The foundation stage is the first stage of formal schooling. The four years, from primary 1 to 4, provide a foundation in English, mother tongue (which includes Standard Mandarin, Malay, Tamil or a Non-Tamil Indian Language (NTIL), such as Hindi, Punjabi and Bengali), Mathematics and Science. Other subjects include Civics and Moral Education, arts and crafts, music, health education, social studies, and physical education, which are taught throughout Primary 1 to 6. Science is taught from Primary 3 (age 9) onwards.
English is taught as a first language in primary school, with the Ministry of Education choosing to do so as English is the lingua franca of international business, science and technology. Therefore, a strong foundation in the English Language is considered an essential skill to develop. Bilingualism is considered a cornerstone of Singapore's education system, and all students are required to choose a second, Mother Tongue Language (Chinese Language, Malay Language or Tamil Language) on enrolment into Primary school, to ensure that students can in future, tap the opportunities that can be found in the global environment. Exemptions are available for students whose native language is not an available Mother Tongue language (such as Nepali). With more Primary 1 students coming from households where English is the dominant language spoken at home, the Ministry of Education has continued to refine the teaching of Mother Tongue Languages, with greater emphasis on listening and speaking skills.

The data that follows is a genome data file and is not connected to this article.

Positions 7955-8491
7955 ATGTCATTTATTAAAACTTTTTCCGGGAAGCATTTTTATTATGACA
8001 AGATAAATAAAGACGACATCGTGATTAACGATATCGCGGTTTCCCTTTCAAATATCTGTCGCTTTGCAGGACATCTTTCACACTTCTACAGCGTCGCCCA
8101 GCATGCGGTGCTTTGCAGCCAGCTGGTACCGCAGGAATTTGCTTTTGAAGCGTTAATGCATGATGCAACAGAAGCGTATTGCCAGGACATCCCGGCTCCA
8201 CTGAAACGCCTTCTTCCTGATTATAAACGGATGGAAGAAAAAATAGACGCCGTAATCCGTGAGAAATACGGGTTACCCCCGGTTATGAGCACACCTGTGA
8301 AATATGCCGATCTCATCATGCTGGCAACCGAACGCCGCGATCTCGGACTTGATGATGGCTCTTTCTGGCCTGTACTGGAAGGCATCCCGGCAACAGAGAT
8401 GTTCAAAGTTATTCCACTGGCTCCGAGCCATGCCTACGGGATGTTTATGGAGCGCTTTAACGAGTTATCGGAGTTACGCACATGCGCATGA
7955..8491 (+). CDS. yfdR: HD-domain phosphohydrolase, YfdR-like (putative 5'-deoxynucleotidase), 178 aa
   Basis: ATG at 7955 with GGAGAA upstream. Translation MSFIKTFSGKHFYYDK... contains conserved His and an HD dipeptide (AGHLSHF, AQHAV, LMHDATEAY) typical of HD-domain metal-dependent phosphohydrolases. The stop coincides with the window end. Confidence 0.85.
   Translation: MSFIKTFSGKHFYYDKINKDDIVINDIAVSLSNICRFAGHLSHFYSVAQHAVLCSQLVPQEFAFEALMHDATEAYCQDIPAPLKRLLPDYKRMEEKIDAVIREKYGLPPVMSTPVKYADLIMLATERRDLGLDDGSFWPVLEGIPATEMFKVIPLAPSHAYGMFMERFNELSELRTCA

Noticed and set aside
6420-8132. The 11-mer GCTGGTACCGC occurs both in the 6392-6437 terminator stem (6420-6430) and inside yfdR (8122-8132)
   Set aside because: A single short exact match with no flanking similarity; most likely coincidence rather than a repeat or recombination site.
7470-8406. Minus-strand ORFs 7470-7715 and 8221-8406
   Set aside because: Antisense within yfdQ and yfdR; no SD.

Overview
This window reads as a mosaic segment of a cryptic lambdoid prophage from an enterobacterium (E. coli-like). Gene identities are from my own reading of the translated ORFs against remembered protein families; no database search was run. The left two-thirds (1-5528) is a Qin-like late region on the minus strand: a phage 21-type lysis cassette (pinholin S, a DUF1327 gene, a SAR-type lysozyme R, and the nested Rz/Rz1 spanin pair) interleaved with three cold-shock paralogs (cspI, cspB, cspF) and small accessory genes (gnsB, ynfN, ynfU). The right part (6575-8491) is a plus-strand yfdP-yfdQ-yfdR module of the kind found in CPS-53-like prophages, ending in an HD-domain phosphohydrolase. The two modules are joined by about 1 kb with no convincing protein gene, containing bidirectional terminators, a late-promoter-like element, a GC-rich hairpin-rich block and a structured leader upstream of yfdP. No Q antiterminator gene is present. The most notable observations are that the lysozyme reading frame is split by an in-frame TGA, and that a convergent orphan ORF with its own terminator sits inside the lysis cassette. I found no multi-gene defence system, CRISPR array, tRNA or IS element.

All pupils advance to the orientation stage after Primary 4, where they are streamed according to the pupil's ability. The streaming system has been adjusted: previously, pupils were divided at Primary 5 to the EM1, EM2 and EM3 (English and Mother Tongue at 1st, 2nd and 3rd language respectively) streams, but since 2008 they are streamed according to subject under a scheme known as "Subject-based banding". Students take subjects at different levels based on their scores in the respective subjects at the end of Primary 4. The Mother Tongue subjects are offered at the higher, standard or foundation levels; Science and Maths can be taken at the standard or foundation levels.
After six years of Primary education, students will have to sit for the national Primary School Leaving Examination (PSLE). Students will then choose the secondary school of their choice based on their results at this examination; they will then be assigned to a secondary school based on merit and their choice. Students are also admitted into a secondary school under a separate "Direct School Admission" scheme, whereby secondary schools are able to choose a certain number of students based on their special talents before these students take the PSLE. Students admitted under this scheme cannot select their schools based on their PSLE results.
Main article: Gifted Education Programme (Singapore)